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spring dance 2010

reflections on self and body

pauline manley: spring dance 2010

Paul White, In Glass Paul White, In Glass
photo Ian Bird, courtesy Sydney Opera House

in glass

Narelle Benjamin’s creamily athletic choreography folds, flicks, rolls, curves and dips in an admixture of textured rhythms and flowing ‘through-ness.’ The body of the choreographer is deeply inscribed everywhere on the bodies of its two magnificent dancers, Kristina Chan and Paul White—in the deep, deep flexion of the joints, in the rolling through and across positions, in the display of extreme flexibility and balanced strength born of yogic alignment, in the often triangulated and turned out legs and in the choreographic obsession with folding and opening. While Chan and White dance with their avatars created by five onstage mirrors, the dominant avatar is the absent/present choreographer whose powerful embodiment determines and inhabits In Glass.

Chan and White’s virtuosity is refined and knowing. In certain moments their temporal attunement is so delicate and deep it is delicious. Time and time again the world is made a beautiful place by this pre-lingual togethering. But time is not the only thing they mutualise. Spatially they see each other without having to see. He picks her up, right where he should, right at her centre, and the lift is velvety smooth, full of arc and curve, rich in its articulation of unspoken gravities and kinetic uplift.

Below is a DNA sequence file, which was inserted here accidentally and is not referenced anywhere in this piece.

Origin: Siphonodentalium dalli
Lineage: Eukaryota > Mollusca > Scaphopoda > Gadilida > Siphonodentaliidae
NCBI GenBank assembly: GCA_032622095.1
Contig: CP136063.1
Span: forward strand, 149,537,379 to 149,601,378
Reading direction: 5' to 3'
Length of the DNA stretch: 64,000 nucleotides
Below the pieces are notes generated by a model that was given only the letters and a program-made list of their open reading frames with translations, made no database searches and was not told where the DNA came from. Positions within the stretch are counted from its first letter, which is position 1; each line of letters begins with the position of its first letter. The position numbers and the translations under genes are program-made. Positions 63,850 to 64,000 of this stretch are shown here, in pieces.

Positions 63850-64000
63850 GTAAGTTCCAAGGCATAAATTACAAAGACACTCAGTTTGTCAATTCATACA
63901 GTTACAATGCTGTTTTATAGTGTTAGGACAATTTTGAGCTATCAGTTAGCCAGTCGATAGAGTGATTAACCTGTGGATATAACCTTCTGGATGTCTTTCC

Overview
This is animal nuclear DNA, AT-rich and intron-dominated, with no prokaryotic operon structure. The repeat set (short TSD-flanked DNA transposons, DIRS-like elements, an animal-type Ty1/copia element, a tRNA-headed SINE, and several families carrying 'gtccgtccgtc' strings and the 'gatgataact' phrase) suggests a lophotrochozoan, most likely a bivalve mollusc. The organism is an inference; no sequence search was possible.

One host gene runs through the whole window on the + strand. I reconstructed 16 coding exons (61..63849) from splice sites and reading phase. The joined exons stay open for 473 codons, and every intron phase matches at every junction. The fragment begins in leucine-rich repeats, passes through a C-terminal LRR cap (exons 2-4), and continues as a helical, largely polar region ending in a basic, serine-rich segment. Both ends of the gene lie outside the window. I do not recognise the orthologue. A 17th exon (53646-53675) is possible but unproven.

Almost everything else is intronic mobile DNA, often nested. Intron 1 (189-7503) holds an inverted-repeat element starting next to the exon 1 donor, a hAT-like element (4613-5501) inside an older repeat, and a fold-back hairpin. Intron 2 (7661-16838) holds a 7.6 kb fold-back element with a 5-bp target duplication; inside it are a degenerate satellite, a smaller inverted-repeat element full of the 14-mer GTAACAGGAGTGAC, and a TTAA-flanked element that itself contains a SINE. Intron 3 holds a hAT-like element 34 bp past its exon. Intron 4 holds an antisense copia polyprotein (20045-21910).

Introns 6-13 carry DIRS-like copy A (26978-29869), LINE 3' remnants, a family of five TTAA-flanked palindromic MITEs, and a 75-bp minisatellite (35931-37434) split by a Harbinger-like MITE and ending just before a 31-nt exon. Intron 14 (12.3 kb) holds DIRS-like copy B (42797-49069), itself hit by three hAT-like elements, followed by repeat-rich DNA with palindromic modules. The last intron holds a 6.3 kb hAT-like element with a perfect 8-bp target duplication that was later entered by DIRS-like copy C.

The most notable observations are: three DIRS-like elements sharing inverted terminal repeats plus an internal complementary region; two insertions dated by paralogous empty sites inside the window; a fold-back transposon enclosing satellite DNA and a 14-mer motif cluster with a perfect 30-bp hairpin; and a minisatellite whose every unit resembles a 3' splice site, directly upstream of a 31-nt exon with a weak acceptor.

But why does she not lift him? Chan is muscular and strong, trained in the vagaries of weight and momentum. But in a baffling defiance of this muscularity Chan plays the little girl lost in a baby doll dress. In Glass becomes surprisingly gendered, bleeding into a traditionalist fantasy that irritates its technological thrusts.

Sam James’ video art plays on the mirrors that become cinematic screens. Morphing from reflective surface to filmic depth, these mirror-screens create rippling waves of space and action, multidimensional zones that morph as in a dream. Prior to performance, the mirrors reflect the audience, casting them within the stage space and then turning them upon themselves. As the dancers dance we see their backs, taking us behind, beyond a performing surface, only to have these visions thrown back at us, encircling and involuting the performative image. Then James steps in and tunnels us into deep, deep space where we chase avatars and where images shrink into oblivion.